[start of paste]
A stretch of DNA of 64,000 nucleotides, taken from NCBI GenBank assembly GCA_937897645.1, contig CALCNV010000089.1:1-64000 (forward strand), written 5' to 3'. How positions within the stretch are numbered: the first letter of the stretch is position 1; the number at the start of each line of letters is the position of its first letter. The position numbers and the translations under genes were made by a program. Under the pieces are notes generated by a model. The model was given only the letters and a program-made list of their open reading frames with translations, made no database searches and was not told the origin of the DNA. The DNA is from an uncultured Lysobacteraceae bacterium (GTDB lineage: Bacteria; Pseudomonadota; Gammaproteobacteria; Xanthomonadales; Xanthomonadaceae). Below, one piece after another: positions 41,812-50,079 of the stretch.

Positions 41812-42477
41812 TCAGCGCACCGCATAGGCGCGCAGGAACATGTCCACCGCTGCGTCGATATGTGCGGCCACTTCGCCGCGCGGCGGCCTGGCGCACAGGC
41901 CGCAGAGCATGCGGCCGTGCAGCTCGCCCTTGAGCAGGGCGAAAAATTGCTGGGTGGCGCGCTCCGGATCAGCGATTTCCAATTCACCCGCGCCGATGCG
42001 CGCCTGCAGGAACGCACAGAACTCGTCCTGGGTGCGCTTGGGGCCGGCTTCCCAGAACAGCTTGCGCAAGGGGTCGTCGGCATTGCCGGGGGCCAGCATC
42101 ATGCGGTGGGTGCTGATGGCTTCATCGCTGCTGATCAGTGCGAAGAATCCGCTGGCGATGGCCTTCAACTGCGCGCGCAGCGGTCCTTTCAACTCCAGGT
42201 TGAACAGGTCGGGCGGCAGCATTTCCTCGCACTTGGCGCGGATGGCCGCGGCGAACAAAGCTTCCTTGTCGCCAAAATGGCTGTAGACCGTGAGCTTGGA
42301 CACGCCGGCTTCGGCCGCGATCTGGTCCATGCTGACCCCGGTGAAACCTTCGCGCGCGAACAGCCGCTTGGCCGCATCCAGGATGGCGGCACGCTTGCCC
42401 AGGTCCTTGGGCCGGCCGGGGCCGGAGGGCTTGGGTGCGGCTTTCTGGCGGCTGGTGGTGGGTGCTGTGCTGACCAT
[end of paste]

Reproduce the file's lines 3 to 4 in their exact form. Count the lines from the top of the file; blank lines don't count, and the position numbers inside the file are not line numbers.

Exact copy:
41812 TCAGCGCACCGCATAGGCGCGCAGGAACATGTCCACCGCTGCGTCGATATGTGCGGCCACTTCGCCGCGCGGCGGCCTGGCGCACAGGC
41901 CGCAGAGCATGCGGCCGTGCAGCTCGCCCTTGAGCAGGGCGAAAAATTGCTGGGTGGCGCGCTCCGGATCAGCGATTTCCAATTCACCCGCGCCGATGCG